Sorry, I meant Biblical pronunciation. I just said that because some Wiktionary pages use Biblical to mean some kind of paleo-reconstructed pronunciation where every ה is pronounced and shvas have different vowel sounds.In Tiberian pronunciation it is /ˌqɔːtˤˈlɔː/. The Tiberians did not pronounce the shva in this case, even though it is a shva na (mobile shva).
We do not know when qamatz turned to /ɔ/, nor do we know what the shva sounded like "right before" that.I guess what I meant was right before qamatz turned into /ɔ/. Is there a specific term for this because it seems like this is generally how Biblical Hebrew pronunciation is presented.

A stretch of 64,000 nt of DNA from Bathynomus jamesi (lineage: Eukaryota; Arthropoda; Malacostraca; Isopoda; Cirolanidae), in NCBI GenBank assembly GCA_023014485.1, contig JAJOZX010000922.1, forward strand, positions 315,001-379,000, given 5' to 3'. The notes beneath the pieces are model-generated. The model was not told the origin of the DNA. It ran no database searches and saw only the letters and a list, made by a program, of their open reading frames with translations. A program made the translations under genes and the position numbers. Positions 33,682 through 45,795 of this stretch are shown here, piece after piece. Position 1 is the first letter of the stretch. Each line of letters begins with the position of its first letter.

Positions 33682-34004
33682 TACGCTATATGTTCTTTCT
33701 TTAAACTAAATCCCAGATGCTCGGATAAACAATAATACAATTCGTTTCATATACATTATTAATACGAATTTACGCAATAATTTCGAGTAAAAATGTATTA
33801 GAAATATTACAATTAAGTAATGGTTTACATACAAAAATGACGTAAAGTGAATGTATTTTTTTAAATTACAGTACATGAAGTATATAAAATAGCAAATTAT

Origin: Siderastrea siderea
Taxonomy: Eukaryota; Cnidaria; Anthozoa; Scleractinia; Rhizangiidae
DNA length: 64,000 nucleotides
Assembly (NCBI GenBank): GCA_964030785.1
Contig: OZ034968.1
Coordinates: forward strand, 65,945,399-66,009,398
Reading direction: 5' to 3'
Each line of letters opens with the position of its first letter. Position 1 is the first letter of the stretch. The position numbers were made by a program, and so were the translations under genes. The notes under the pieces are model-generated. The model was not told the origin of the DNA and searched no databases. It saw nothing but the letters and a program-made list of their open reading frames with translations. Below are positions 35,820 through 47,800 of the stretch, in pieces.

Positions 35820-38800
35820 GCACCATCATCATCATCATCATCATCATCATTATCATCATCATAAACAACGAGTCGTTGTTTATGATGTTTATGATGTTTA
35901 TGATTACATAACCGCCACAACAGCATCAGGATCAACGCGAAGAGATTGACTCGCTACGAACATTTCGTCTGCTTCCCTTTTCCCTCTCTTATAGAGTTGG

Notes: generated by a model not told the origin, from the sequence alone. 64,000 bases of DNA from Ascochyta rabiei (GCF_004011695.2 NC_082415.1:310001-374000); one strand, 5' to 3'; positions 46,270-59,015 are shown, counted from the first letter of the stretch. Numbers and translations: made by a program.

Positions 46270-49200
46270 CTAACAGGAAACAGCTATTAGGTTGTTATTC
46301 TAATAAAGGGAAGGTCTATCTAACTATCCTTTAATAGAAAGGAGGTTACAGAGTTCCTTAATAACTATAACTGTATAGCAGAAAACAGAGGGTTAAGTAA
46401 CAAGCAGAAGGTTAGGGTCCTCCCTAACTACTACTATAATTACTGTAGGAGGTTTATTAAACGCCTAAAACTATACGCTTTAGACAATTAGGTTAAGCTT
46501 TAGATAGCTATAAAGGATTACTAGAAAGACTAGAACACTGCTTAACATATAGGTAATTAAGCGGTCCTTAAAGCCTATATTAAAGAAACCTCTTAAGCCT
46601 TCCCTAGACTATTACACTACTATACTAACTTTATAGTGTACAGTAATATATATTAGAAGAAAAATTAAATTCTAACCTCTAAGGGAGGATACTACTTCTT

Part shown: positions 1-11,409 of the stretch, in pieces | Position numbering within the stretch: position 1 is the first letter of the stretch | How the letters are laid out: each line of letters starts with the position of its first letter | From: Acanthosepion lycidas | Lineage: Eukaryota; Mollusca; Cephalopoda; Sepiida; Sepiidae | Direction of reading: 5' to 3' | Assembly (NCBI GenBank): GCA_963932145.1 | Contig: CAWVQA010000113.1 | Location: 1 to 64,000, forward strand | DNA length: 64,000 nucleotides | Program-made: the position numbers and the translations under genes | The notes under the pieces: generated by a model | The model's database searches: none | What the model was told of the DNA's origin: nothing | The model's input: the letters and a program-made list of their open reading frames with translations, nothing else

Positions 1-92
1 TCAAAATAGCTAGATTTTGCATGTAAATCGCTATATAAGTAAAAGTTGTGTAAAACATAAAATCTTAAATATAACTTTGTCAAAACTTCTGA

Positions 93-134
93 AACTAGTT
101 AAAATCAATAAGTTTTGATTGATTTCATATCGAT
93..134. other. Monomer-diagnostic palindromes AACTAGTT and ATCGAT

Then the answer is yesWell that's Wikipedia for you. I guess my question is actually whether the typical Biblical Hebrew textbook says that the shva in קָטְלָה is pronounced.
There are different pronunciation traditions of Hebrew. The pronunciation /e/ of shva is associated with the medieval Palestinian tradition (contemporary with Tiberian) and later with Sephardi pronunciation (and perhaps Ashkenazi can be included as well). But in Tiberian and Babylonian pronunciation, and the modern pronunciations of Jews from Yemen, parts of Iraq, and Central Asia, the default pronunciation of the shva is /a/, though it may vary depending on phonetic environment, especially in Tiberian Hebrew.PS: Do you mean that the normal shva : can be pronounced other than /e/ even in later Biblical Hebrew?